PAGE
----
# Errror uncertainty for ln(x)

1. Nov 28, 2013

### johnnnnyyy

1. The problem statement, all variables and given/known data
What would be the error uncertainty when you take ln of a number. For example ln(10) and the error uncertainty for 10 is ± 1

2. Relevant equations

3. The attempt at a solution
Is the error uncertainty just (1/10)*2.3? (2.3 is the answer to ln(10))

2. Nov 28, 2013

### rude man

d/dx ln x = 1/x
what is d(ln x) in terms of dx?
That's for small changes in x.

For larger changes in x, say x → x+a, you can Taylor-series-expand ln (x + a). The first term is of course the above = ln x + a/x , then the higher terms give you better accuracy.

In your case, x = 10 and a = 1, the small-change approximation above gets you to within 0.9980 of the correct answer. Adding just 1 extra term in the series gets you to within 0.9999 of the exact answer. Etc.

3. Nov 28, 2013

### Staff: Mentor

So the correct answer lies between ln(9) and ln(11)?

4. Nov 28, 2013

### rude man

Those are the extremes, yes, but the fractional error distributions differ slightly between x and ln(x).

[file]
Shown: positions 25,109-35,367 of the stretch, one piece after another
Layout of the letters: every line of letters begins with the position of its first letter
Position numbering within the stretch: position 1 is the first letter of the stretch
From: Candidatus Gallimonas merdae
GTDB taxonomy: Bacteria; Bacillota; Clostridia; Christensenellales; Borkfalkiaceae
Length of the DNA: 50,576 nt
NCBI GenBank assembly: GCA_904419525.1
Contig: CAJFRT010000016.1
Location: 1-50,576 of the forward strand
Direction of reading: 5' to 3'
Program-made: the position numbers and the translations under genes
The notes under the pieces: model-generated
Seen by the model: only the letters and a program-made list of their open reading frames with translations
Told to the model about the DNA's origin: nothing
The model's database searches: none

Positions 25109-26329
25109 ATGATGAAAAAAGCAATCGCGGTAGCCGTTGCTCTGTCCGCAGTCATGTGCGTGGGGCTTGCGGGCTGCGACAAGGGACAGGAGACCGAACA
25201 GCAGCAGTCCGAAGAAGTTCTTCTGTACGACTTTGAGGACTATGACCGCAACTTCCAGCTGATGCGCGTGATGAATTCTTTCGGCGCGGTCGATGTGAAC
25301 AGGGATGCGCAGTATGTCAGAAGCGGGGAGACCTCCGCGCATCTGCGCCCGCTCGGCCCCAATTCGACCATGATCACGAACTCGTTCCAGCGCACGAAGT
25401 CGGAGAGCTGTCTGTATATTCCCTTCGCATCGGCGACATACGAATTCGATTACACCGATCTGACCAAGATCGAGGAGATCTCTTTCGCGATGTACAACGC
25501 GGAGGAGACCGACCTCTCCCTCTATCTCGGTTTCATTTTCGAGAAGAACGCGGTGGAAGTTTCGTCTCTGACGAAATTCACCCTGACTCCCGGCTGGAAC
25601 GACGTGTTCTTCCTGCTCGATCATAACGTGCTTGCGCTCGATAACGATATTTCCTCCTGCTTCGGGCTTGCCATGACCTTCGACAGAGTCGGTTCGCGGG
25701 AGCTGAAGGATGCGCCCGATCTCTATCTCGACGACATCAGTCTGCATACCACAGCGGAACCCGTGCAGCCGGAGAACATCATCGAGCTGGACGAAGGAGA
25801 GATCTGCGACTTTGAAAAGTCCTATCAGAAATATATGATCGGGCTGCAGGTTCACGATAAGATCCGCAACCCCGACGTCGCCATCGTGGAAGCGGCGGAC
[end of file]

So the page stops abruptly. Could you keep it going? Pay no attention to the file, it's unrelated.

For small δx/x the fractional change in ln(x) is δ[ln(x)]/ln(x)] ~ [1/ln(x)] δx/x = 0.4343.

E.g. for δx = +1 and x = 10,
fractional change in ln(x) = [ln(11) - ln(10)]/ln(10) = 0.04139 for fractional change in x = 1/10 = 0.1000. So δln(x)/ ln(x) = 0.4139 δx/x.

but if δx = 0.1, fract. change in ln(x) is [ln(10.1) - ln(10)]/ln(10) = 0.004321 for a fractional change in x of 0.1/10 = 0.0100. So δln(x)/ln(x) = 0.4321 δx/x, pretty close to 0.4343.

Which as I said is not a big difference. So with little error, you can say that the fractional error in ln(x) is proportional to the fractional error in x, that ratio being 0.4343, if |δx/x| < 0.1.

But say δx = 5, then
fract. change in ln(x) = [ln(15) - ln(10)]/ln(10) = 0.1761 for δx/x = 0.5, so that ratio is 0.1761/0.5 = 0.3522 which is quite a ways from 0.4343.